ZFS can care for data redundancy, compression and caching on each storage host. It serves the storage hardware to Ceph's OSD and Monitor daemons.
Ceph can take care of data distribution and redundancy between all storage hosts.
If you want to use ZFS instead of the other filesystems supported by the ceph-deploy tool, you have follow the manual deployment steps.
I use ZFS on Linux on Ubuntu 14.04 LTS and prepared the ZFS storage on each Ceph node in the following way (mirror pool for testing):
$ zpool create -o ashift=12 storage mirror /dev/disk/by-id/foo /dev/disk/by-id/bar $ zfs set xattr=sa storage $ zfs set atime=off storage $ zfs set compression=lz4 storage
This pool has 4KB blocksize, stores extended attributes in inodes, doesn't update access time and uses LZ4 compression.
On that pool I created one filesystem for OSD and Monitor each:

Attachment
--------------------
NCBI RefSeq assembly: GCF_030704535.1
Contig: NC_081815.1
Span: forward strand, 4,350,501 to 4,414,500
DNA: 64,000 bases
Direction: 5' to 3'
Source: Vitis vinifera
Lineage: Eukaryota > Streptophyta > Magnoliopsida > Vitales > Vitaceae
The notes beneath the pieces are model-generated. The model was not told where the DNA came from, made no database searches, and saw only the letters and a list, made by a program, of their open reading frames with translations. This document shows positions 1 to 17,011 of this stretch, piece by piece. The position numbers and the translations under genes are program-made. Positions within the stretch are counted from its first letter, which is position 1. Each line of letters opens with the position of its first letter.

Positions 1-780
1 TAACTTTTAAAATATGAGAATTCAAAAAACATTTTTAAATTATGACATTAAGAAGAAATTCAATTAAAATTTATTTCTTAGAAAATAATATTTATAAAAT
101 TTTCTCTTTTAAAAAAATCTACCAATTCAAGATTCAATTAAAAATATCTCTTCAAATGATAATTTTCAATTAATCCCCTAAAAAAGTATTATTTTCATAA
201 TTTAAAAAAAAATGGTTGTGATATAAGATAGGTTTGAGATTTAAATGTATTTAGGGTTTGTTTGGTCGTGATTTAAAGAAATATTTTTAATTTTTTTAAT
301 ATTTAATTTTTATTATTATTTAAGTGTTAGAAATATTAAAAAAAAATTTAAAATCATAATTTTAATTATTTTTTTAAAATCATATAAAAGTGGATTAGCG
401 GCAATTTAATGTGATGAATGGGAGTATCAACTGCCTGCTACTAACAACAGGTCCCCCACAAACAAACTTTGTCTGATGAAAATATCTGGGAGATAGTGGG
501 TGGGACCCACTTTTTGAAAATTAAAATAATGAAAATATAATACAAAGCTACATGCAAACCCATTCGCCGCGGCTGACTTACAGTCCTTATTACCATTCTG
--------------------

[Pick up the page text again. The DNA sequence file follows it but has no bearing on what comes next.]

$ zfs create -o mountpoint=/var/lib/ceph/osd storage/ceph-osdfs $ zfs create -o mountpoint=/var/lib/ceph/mon storage/ceph-monfs
Direct I/O is not supported by ZFS on Linux and needs to be disabled for OSD in
/etc/ceph/ceph.conf, otherwise journal creation will fail.
... [osd] journal dio = false ...
You can enable the autostart of Monitor and OSD daemons by creating the file
/var/lib/ceph/osd/ceph-123/upstart. However, this locked up the boot process because it seemed as if Ceph is started before ZFS filesystems are available.
As a workaround I added the start commands to
/etc/rc.local to make sure these where run after all other services have been started:
... start ceph-mon id=foobar start ceph-osd id=123 ...